A basic dictum in the practice of Medicine is Primum non nocere (First, do no harm). Health professionals, especially doctors, are mandated to have a good understanding of patient-safety principles and concepts even before seeing their first patient
By Gelyka Ruth R. Dumaraos
The University of the Philippines College of Medicine (UPMC) recently revisited the World Health Organization (WHO) Curriculum Guide on Patient Safety for Medical Schools and the current challenges in its implementation in the 2019 Patient Safety Congress held at the Philippine International Convention Center last March 28-29.
In a talk by Dr. Armando C. Crisostomo, Vice Chancellor for Research at UPMC, he highlighted the need to guide medical students in the evidence based teaching-learning strategies while these would-be doctors are still in medical schools.
The curriculum guide, which was published in 2009, was one of the concrete steps in pushing for patient safety, following the World Health Assembly resolution on patient safety in 2002, calling to reduce the harm on patients and their kins due to hospital errors.
Errors in the process of a treatment is caused by poor designed systems and other factors. With this, patient face consequences that can translate to unfortunate outcomes.
The lack of patient safety results to extended hospitalization stay or read-missions, nosocomial infections, lost income, decreased productivity, disability and unnecessary medical expenses. There are published studies highlighting the overwhelming evidence showing that significant numbers of patients are harmed due to safety breaches in their health care, either resulting in permanent injury, increased length of stay in hospitals or even death.
Medical students and other healthcare professionals need to understand how and why systems break down and why mistakes are made so they can act to prevent and learn from them
“An understanding of health-care errors also provides the basis for making improvements and implementing effective reporting systems,” WHO adds in its report. “Students will learn that a systems approach to errors, which seeks to understand all the underlying factors involved, is significantly better than a person approach, which seeks to blame people for individual mistakes.”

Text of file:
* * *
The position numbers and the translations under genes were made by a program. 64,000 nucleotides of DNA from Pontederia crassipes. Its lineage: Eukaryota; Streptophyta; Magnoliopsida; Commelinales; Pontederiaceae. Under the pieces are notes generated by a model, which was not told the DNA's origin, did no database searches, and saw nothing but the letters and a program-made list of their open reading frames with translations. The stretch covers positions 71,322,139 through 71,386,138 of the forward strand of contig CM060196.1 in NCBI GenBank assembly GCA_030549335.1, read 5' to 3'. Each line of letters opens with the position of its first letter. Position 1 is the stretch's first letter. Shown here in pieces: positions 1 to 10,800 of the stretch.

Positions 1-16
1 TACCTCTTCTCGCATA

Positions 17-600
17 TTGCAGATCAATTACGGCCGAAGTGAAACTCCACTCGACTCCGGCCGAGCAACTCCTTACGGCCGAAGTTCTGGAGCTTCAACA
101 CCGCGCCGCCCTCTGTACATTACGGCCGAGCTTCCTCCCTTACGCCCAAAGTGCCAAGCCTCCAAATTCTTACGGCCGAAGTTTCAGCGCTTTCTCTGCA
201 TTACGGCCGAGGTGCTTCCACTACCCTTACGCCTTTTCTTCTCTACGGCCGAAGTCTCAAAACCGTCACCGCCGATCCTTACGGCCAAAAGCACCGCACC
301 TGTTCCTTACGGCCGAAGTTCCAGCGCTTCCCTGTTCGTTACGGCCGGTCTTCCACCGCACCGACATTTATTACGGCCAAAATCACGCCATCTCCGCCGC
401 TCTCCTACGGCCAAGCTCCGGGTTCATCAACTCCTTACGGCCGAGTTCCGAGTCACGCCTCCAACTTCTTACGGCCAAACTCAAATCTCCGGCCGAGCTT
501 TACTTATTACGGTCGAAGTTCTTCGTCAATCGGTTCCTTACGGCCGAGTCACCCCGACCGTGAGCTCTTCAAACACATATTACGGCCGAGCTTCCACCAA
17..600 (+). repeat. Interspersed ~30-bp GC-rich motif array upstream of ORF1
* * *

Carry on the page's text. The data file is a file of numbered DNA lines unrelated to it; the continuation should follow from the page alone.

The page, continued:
Dr. Crisostomo explained that the patient safety curriculum provides practical framework to identify systems-based defects and improve patient safety.
“It identifies hazards in patient care that pose risk to patient safety and to learn how to investigate an adverse event,” he said.
To mitigate these potential harm, medical students are advised to understand the importance of the human factor in addressing patient safety. The guide says, “Human factors engineering will help students understand how people perform under different circumstances so that systems and products can be built to enhance performance.”
Using the human factor approach simplifies processes, standardizing procedures, providing backup when humans fail, improving communication, redesigning equipment and engendering a consciousness of behavioral, organizational and technological limitations that lead to error.
Notably, despite the curriculum being released over a decade ago, knowledge in patient safety has been getting bleak attention. For one, health providers have low recognition on the importance of integrating patient safety into the curriculum. There is also the lack of familiarity and reluctance of educators to teach patient safety principles.
“There is a continuing emphasis on education treatment rather than the prevention and the perceived role of teachers as the only information provider,” Dr. Crisostomo shared.
What helps in reaching out to medical students on patient safety are teaching innovation that makes it more appealing and relatable.
He cited the use of mobile apps gaming system called PASSED or Patient Safety in Surgical Education which enables users to engage in touch screen features with clinical scenarios extracted.
Engaging the whole health team
WHO stresses that while doctors play a major role in ensuring the patient’s health, the patient himself, as well as their carers, share the same duty.
The patient and his/her carers or family members play a role in ensuring safe health through helping in diagnosis, deciding about appropriate treatments, choosing an experienced and safe provider, ensuring that treatments are appropriately administered; and identifying adverse events and taking appropriate action.
Dr. Crisostomo highlighted that communication among the members of the health team is the key player in ensuring the patient’s safety until he resumes his daily, productive life.